Our report also found areas of opportunity in district investments in educational technology. Edtech is playing an increasingly important role in the classroom. And with 83 percent of teachers agreeing that technology is a highly effective way to engage students, its ability to facilitate self-directed learning makes it an essential part of a learning recovery solution. In addition to driving collaboration and productive social interactions, innovative education technology can enable personalized learning based on a student’s individual SEL needs to support differentiated educational recovery. Edtech can also free up teacher time to focus less on administrative tasks and more on building relationships with students.

Schools generally agree that learning technology is a high priority – as reflected in their budgets. But some are skeptical about spending money on the most impactful education technology. The report found that more than a third of teachers believe that schools are investing in suboptimal technology solutions. To achieve their learning recovery goals, schools must prioritize the adoption of technology designed to maximize the impact of SEL.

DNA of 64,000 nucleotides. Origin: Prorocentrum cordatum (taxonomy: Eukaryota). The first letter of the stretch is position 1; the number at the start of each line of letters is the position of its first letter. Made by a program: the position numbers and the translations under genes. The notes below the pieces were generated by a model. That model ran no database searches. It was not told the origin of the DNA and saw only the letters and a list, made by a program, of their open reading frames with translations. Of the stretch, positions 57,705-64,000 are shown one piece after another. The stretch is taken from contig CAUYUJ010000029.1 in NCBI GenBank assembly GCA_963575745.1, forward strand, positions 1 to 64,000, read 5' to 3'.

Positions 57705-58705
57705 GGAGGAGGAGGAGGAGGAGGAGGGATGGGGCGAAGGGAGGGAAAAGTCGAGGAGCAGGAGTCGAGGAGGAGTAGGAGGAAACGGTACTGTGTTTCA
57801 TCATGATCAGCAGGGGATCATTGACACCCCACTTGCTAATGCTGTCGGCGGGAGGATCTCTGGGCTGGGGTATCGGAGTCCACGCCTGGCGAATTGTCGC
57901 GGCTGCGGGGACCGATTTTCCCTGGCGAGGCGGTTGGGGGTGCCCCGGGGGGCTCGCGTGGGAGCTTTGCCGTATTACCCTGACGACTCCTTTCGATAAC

The State of Technology in Education report also emphasized the challenges associated with teacher training. The success of SEL programs depends on teachers’ ability to implement them; Adequate support for teachers is essential. The report revealed that only a small percentage (16 per cent) of employees receive full training. When asked about the lack of teacher support, many respondents (40.4 percent) cited budget issues as the root cause. Half of the teachers surveyed say technical training in the classroom or modern learning technologies, such as SEL, are the highest training priority. But some respondents noted that “any technology professional development is as simple as it can be to save time and money”.

Download the full Promethean report, The State of Technology in Education 2021/2, and speak to the experts.

Overcoming these barriers is critical to our schools – enabling them to address the learning loss associated with the pandemic and overcome deep-rooted educational inequalities. Students from marginalized communities are more likely to experience emotional distress associated with poverty, racism, and discrimination. These students will benefit from SEL interventions designed to provide them with the targeted support they need.

SEL can help schools foster a culture of understanding and acceptance. It can also be used as a framework for understanding bias and confirming the full spectrum of students’ cultures and identities. Through continuous evaluation and improvement, SEL programs can move schools toward more equitable outcomes. Prioritizing SEL means aligning budgets to invest in necessary resources, from SEL-focused technology to teacher training. With a robust SEL program in place, schools can address learning loss while reframing the achievement gap through a new, more nuanced lens for an equitable future.